• Teaching With Tech

TILE-SIG Feature: Using Educational Apps to Supplement Literacy Instruction

November 2, 2012

by Kimberly Kimbell-Lopez

iPadsIf you want to begin using educational apps (short for applications) to supplement your classroom instruction, then the selection task can definitely be overwhelming. You need either an iPad, iPhone, iTouch, Droid, tablet, or other similar device. It is relatively easy to download apps to your device by accessing the Apple App Store in iTunes. When you sync your device with iTunes, then the new apps you selected are automatically downloaded. There are thousands of apps that can be downloaded using the Apple App store with the prices ranging from free up to five dollars or more. Many of the apps can also be used with multiple devices.

If you are trying to make more books available for your students, then iBooks can be used to download classical works all the way to contemporary stories. The benefits of using iBooks or other eReader is that students can adjust the print size to make the text easier to read, they can click on words to get help with meaning, and they can add notes or highlights to emphasize key information. Do you want to access books at no cost? Free Books is an app that makes available 23,469 free books and documents from the public domain.

Keynote and Pages are great apps to use for authoring journal entries, stories, poetry, and other texts. General storytelling apps that students will have fun exploring include Build a Story, Storyrobe, and Strip Design. Are you interested in apps to support sight word instruction? Popular programs include K-3 Sight Words, Play Sight Words, Sight Words, and Smiley Sight Words. Are you more interested in apps that develop vocabulary? Your students can try out Montessori Crosswords, Opposite Ocean, Same Meaning Magic, Same Sound SpellBound, The Opposites, and SAT Vocab Cards. Working on parts of speech? Try MadLibs and Word Sorts.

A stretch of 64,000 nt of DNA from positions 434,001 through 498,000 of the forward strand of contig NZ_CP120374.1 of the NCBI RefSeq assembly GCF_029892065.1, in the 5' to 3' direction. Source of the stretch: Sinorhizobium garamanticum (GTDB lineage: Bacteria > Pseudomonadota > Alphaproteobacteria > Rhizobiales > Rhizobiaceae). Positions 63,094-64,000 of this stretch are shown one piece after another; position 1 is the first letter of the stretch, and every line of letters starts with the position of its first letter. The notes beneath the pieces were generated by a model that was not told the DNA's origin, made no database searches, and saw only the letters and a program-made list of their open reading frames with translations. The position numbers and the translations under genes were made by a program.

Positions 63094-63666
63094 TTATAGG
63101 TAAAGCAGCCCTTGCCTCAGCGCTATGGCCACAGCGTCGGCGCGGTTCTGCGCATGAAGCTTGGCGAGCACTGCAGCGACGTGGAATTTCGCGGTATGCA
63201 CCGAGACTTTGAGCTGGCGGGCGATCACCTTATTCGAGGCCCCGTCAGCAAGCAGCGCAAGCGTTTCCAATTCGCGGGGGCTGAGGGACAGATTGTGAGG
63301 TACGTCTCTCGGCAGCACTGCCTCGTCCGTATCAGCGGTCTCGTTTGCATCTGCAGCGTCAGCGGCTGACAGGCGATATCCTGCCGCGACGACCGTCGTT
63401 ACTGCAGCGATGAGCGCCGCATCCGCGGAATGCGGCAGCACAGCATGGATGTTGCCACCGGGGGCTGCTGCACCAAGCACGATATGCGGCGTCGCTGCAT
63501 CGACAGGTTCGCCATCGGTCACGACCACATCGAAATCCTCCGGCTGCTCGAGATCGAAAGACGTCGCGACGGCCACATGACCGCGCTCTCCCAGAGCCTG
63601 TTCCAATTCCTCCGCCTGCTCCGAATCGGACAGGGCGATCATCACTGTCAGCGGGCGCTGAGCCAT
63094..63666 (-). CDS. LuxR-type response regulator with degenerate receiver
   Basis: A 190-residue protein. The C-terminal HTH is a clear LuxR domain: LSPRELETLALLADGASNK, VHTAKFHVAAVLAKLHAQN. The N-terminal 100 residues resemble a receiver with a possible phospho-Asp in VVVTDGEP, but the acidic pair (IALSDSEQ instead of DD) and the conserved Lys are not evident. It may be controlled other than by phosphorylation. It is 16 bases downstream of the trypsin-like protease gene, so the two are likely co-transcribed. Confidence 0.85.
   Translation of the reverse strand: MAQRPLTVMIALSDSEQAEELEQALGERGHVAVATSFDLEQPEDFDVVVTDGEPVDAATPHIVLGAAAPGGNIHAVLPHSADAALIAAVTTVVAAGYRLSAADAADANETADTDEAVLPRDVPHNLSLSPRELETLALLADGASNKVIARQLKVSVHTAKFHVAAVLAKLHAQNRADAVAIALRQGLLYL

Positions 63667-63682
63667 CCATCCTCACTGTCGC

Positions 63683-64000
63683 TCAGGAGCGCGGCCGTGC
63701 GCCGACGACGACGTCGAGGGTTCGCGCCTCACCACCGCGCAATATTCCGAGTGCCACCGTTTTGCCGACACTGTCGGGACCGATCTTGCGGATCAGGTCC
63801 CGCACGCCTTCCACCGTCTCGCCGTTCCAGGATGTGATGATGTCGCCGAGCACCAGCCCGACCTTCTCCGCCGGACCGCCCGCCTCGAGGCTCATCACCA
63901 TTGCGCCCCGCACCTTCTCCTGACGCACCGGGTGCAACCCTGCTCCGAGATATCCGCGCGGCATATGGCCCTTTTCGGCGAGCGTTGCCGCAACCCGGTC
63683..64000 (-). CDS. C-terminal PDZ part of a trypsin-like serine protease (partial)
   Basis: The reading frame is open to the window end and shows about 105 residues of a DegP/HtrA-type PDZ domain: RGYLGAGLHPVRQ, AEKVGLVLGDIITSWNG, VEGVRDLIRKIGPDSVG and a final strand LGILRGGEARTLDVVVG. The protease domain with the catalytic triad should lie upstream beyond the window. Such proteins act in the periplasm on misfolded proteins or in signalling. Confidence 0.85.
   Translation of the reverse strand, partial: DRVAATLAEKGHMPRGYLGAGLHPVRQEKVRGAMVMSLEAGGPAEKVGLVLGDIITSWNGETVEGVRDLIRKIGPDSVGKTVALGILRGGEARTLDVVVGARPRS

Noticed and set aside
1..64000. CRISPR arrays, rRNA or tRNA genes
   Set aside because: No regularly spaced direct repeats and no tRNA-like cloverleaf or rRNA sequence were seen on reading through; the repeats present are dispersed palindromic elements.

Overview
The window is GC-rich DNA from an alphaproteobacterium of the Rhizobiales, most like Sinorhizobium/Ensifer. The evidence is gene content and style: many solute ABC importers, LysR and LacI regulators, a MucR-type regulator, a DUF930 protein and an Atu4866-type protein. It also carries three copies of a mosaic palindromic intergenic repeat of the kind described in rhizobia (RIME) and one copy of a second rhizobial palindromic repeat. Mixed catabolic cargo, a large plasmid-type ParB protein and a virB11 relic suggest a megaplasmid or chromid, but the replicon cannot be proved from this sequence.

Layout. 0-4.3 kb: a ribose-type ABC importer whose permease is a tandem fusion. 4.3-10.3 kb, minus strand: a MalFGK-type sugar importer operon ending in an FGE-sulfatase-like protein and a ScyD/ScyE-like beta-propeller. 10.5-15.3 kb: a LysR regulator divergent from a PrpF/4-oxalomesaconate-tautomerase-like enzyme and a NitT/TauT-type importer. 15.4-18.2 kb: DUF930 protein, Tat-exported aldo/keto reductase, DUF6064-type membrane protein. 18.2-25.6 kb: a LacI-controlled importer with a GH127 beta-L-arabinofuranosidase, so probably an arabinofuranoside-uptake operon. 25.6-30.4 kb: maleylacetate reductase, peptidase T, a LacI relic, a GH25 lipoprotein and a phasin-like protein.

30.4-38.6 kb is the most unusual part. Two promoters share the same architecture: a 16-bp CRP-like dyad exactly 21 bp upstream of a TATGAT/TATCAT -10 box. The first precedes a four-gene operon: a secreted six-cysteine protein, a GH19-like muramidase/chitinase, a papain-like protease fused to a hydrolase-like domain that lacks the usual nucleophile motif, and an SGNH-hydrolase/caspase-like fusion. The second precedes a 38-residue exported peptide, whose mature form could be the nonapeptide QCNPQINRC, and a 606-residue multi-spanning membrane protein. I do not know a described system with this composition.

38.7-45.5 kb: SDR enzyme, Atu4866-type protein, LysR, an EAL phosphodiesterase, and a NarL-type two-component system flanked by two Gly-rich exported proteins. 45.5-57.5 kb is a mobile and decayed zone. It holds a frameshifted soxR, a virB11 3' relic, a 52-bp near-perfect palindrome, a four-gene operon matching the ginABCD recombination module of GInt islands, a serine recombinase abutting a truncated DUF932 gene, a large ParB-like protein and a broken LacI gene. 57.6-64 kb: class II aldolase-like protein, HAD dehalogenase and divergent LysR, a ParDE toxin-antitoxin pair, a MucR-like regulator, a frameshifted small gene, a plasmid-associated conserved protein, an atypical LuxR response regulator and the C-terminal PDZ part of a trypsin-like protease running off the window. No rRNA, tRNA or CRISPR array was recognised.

Harmon (2012) states that “no other pedagogical tool or technique in my experience engages students in a way that makes learning fun and leaves students feeling like they are in control of their own learning” (p. 30). However, as the transition is made into using innovative technology resources, we have to carefully consider how a particular app can enhance or supplement instruction. We should not simply use apps as babysitters, but instead use the Apps with a specific plan in mind, (e.g., practice a skill, access information, or create a product) (Hertz, 2012).

If you have something specific in mind you need for your classroom, then there really is probably an app for that. Get started today exploring the world of apps!


Harmon, J. (2012). Unlock literacy with iPads. Learning & Leading with Technology, 39, pp. 30-31.

Hertz, 2012. Apps in the elementary classroom. Edutopia. Retrieved October 26, 2012 from

Kimberly Kimbell-Lopez, Ed.D., is the Hubberd H. & Velma Horton Boucher Endowed Professor in the Department of Curriculum, Instruction, and Leadership in the College of Education at Louisiana Tech University.

This article is part of a series from the International Reading Association Technology in Literacy Education Special Interest Group (TILE-SIG).



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